Protesters have taken to the streets several times in Iran since the middle of 2012 because of rising prices. President Mahmoud Ahmadinejad has been called a traitor because of what many see as his serious mismanagement of the economy.

According to official statistics, the unemployment rate in Iran is 15 percent. Obalı claims that currently 65 percent of the Iranian population is the under age of 35, and the high rate of unemployment causes serious pressure on the young population.

Obalı mentioned that corruption is also a notable problem for Iran, claiming that there is an ongoing investigation into $12 billion in oil revenues that were embezzled by state authorities.

‘Divisions within state structure add to instability’

Obalı claimed that rifts within the state structure that have shown themselves recently in the form of a disagreement between the camp of religious leader Ayatollah Ali Khamenei and Ahmadinejad are another source of political instability in the country.

“At first, the Islamists were in one camp. Then they were divided into two: hardliners and reformists. The Iranian military has suppressed reformist groups, and they have been marginalized. Currently, the hardliner group has been divided within itself and they are trying to eliminate each other,” said Obalı.

The violation of laws by the government, fraud and a power struggle are corroding the Iranian administration, Obalı claimed.

Iran uses PKK, other groups against Turkey

Referring to claims by politicians such as Interior Minister İdris Naim Şahin and others that Iran is supporting the terrorist Kurdistan Workers’ Party (PKK), Obalı stated that Iran’s support of the PKK is nothing new.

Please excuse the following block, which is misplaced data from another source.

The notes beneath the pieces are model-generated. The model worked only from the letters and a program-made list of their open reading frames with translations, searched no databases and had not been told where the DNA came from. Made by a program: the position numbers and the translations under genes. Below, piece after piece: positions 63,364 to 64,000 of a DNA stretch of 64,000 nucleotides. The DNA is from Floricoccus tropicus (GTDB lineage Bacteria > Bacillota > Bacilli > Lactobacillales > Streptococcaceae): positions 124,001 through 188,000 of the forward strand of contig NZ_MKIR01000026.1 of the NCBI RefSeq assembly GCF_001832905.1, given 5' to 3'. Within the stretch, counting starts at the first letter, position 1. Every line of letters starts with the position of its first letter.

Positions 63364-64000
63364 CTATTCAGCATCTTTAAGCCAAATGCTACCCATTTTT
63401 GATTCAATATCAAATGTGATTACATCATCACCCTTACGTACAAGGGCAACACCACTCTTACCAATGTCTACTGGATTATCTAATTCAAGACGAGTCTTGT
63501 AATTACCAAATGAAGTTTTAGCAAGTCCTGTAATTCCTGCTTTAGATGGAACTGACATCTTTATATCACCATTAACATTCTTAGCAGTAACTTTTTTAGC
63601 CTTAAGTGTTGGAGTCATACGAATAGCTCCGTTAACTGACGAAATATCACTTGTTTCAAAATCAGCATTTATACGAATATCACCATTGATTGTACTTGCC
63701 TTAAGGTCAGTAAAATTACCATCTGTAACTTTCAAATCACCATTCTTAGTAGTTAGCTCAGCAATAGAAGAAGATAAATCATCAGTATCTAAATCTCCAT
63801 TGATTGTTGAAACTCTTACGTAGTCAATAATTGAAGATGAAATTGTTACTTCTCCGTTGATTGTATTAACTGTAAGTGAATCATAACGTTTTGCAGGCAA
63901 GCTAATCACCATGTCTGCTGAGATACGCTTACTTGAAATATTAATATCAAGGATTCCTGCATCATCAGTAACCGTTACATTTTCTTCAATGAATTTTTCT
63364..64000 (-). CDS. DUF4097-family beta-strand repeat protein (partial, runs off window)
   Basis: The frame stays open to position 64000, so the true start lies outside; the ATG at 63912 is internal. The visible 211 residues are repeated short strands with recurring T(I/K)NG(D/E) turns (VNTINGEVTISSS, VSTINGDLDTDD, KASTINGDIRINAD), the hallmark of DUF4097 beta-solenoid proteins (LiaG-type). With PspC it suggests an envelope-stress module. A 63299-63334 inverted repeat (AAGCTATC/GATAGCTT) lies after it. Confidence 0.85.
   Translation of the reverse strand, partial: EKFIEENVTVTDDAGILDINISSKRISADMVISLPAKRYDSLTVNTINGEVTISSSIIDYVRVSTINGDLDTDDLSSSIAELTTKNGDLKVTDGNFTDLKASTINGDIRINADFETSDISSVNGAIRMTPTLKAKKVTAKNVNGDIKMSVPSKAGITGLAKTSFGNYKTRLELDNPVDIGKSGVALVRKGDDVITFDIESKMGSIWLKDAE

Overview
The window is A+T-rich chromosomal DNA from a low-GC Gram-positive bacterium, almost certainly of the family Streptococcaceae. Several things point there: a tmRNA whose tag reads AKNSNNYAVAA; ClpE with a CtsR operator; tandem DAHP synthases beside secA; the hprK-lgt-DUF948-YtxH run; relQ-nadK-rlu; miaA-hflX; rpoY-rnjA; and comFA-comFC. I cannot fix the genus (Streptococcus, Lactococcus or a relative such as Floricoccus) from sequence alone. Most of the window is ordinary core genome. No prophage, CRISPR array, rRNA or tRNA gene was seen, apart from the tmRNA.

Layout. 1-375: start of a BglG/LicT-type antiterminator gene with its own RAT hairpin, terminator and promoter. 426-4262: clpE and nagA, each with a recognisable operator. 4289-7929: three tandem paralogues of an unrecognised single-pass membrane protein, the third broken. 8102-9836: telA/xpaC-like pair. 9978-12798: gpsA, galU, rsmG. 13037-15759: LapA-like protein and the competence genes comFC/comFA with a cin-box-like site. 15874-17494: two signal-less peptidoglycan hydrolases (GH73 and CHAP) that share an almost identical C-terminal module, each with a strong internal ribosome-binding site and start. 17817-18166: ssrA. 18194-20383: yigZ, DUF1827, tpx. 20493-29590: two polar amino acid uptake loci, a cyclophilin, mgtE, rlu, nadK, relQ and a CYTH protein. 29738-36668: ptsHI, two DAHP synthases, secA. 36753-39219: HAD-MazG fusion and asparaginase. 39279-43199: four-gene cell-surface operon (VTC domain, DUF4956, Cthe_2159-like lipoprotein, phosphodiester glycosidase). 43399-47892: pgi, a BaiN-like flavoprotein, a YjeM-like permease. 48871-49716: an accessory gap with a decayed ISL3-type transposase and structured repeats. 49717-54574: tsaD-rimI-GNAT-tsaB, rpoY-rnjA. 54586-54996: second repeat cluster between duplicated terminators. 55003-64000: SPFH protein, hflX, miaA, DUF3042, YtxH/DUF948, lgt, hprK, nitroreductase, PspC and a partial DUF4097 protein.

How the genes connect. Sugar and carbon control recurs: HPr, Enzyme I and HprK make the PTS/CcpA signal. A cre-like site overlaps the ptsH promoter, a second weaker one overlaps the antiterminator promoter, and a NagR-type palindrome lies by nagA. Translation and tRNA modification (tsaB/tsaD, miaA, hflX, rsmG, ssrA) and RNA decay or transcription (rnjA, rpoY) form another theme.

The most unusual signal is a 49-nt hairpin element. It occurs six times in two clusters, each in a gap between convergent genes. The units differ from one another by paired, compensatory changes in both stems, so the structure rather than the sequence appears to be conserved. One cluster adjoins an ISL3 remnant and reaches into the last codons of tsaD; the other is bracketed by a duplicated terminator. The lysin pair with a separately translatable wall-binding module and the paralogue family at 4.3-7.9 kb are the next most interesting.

“Iran is clearly involved in Turkish internal affairs. As a broadcaster, I am speaking based on my own sources. Iran has always supported the PKK; it is continuing to do so and will continue to do so in the future,” he maintained.

Obalı also suggested that Iran is using Shiite religious groups in Turkey, especially from provinces neighboring Iran such as Kars and Iğdır. “These groups have a religious bond with the Iranian regime and feel more loyal to Iran than Turkey. Iran uses their loyalty in different ways to put Turkey in an awkward position,” he said without elaborating further.

Turkey and Iran have been at odds over how to approach the 21-month Syrian uprising as well as a recent NATO decision to deploy Patriot missiles in Turkish territory. Turkish officials recently confirmed to the media that Iran is sheltering terrorists of the PKK in its territory while giving these terrorists free rein to operate against Turkey from Iran. The tension between the two neighbors upon their differing stances on the Syrian crisis has been suggested as the main cause behind increasing Iranian support of the PKK.

While Tehran has been the staunchest backer of the Bashar al-Assad regime in Syria, Turkey maintains that Assad must step down to make way for a democratic transition.

Source: Today’s Zaman